brought into the area than were necessary. They argued that an average worker 
could satisfactorily handle about 12 acres of beets and that no one could earn 
enough on 7 or less acres to make the journey worth his while. 

A recent study of the earnings of 10 families in the Saginaw factory district, 
prepared by Max C. Henderson of the Beet Growers' Employment Committee, 
indicated that the average net earnings per worker tor beet work in 1940 was 
$135 for the 6 months he was resident in Michigan. 

No data are available with respect to the earnings of beet laborers in the slack 
season. In 1941, however, more empjoyment opportunities were available in 
other crops than in previous years. For example, many of the Saginaw County 
workers went down into Indiana to pick tomatoes. From other areas, notably 
Gratiot and Isabella Counties, workers went into Hart and Grand Traverse 
County to pick cherries. This is a fairly new pattern but it appears to be the 
beginning of a trend in intraseasonal migration. 

Generally speaking, attempts to secure intraseasonal employment, have been 
very informal and disorganized. Through a grapevine system workers are some- 
times informed of job opportunities in other areas. Frequently, they just get up 
and move in search of work. In the recent past, however, some of the companies 
have been acting as a clearing house for labor information. The Heinz Co. in 
Saginaw, for example, contacted the Michigan Sugar Co. to secure pickle p ; ckers. 
In other cases, the companies have urged farmers to employ the Mexicans for 
general w r ork around the farms, for threshing and for haying. This, however, 
has been only moderately effective because the expected shortage of general help 
was not as acute as farmers feared it would be. 

The companies have taken more interest in securing intraseasonal employment 
for the migrants because they fear that the Mexicans will not return once they 
have left. This is especially pronounced in Saginaw County where the crop is 

18 The 30-day estimate was made by N. C. Henderson, executive secretary of Beet Growers' Employment 
Committee, Inc., in A Study of Sugar Beet Field Workers' Earnings and Expenses, 1941, unpublished, p. 11. 
The 50-day estimate is included in U. S. Department of Agriculture, Agricultural Labor in the Suear In- 
dustry, 1940, p. 12. 

17 Wright, Karl T., 1936 Sugar Beet Costs on 87 Michigan Farms. Michigan State College, East Lansing,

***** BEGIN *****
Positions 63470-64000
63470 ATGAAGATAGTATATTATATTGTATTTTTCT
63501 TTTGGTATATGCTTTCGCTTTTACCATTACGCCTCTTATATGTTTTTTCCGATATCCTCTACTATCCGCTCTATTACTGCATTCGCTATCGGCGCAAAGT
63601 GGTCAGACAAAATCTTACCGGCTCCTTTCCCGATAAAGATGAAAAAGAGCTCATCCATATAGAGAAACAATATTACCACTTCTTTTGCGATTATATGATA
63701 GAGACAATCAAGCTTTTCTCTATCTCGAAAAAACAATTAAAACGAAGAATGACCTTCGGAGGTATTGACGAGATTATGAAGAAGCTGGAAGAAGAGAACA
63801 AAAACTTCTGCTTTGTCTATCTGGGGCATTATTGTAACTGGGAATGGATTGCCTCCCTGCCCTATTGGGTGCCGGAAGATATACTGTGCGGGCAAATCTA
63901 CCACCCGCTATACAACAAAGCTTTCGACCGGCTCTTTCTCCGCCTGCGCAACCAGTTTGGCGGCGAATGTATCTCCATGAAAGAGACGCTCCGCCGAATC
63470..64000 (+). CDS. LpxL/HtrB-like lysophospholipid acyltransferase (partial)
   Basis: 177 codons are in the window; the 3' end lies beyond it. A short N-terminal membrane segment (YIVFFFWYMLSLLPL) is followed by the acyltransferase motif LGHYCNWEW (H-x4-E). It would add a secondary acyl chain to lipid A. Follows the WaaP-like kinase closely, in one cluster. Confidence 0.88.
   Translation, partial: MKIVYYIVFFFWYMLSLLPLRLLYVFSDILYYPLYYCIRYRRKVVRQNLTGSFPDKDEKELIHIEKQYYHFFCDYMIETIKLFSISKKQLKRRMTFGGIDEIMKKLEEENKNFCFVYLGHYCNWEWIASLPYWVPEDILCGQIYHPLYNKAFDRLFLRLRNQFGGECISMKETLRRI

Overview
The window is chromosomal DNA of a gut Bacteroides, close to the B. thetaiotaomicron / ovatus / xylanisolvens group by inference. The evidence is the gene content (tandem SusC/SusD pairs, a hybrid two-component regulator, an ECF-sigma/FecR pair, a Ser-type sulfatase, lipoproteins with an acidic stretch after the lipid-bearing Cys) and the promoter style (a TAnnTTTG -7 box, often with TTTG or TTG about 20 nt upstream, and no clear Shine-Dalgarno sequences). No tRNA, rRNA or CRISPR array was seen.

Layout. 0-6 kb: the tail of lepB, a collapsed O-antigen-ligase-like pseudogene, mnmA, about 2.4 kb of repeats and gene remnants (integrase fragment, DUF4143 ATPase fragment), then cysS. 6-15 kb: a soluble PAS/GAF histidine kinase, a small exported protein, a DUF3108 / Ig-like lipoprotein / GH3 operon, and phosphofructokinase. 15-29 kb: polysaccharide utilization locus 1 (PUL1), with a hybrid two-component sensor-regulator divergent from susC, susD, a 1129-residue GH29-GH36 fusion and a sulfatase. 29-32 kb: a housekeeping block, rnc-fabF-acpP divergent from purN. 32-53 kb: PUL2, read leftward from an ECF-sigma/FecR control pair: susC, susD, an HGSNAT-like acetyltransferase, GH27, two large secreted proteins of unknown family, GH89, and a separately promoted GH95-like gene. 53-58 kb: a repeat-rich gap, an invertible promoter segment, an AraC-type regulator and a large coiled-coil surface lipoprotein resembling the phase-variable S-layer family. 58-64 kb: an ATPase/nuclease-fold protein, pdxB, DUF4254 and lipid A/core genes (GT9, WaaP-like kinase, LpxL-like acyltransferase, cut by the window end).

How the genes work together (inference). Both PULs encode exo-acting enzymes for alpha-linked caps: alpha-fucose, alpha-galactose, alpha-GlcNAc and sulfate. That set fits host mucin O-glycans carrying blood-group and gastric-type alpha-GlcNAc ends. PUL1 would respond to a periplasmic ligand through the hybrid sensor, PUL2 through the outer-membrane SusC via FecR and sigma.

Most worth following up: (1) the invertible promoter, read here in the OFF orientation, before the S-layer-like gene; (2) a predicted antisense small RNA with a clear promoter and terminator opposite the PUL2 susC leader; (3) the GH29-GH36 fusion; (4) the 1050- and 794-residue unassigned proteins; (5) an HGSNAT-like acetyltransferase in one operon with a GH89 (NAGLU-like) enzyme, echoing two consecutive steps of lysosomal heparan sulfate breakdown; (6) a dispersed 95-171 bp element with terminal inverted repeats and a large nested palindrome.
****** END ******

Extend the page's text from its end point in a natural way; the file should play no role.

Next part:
1938. 

18 Based on data supplied by U. S. Department of Agriculture, Sugar Section. 



NATIONAL DEFENSE MIGRATION 7947 

A r ery poor this year and the yield is expected to be very low. In other areas where 
the crop is poor some migrants have already returned to Texas in response to 
reports that high wages for cotton picking are current. 

It is thought likely in the area that the attempts to secure dovetailing employ- 
ment for sugar-beet workers will be more carefully organized in 1942. In the 
past, the lack of adequate earnings in Michigan has not seriously jeopardized the 
annual labor supply for the beet fields. Now, however, if some guaranties of 
intraseasonal employment are not made many of the workers may prefer to remain 
in Texas. 

Two suggestions to increase earnings of beet labor were made by interested 
persons. A representative of the sugar industry suggested that the minimum 
rates of payment for beet work be increased next year. A Gratiot farmer argued 
that a pickle clause be inserted in the sugar-beet labor contract. This, he noted, 
would have a double advantage in that it would guarantee work for the Mexicans 
and, at the same time, assure the farmers of an adequate supply of manual labor 
for other crops. This proposal, however, did not receive full support from other 
farmers. They indicated .that it might tend to discourage future migration if the 
guaranteed work did not yield adequate payments. 

The basic problem with respect to the earnings and labor conditions of beet 
workers remains unchanged by the impact of the defense problem. It is essentially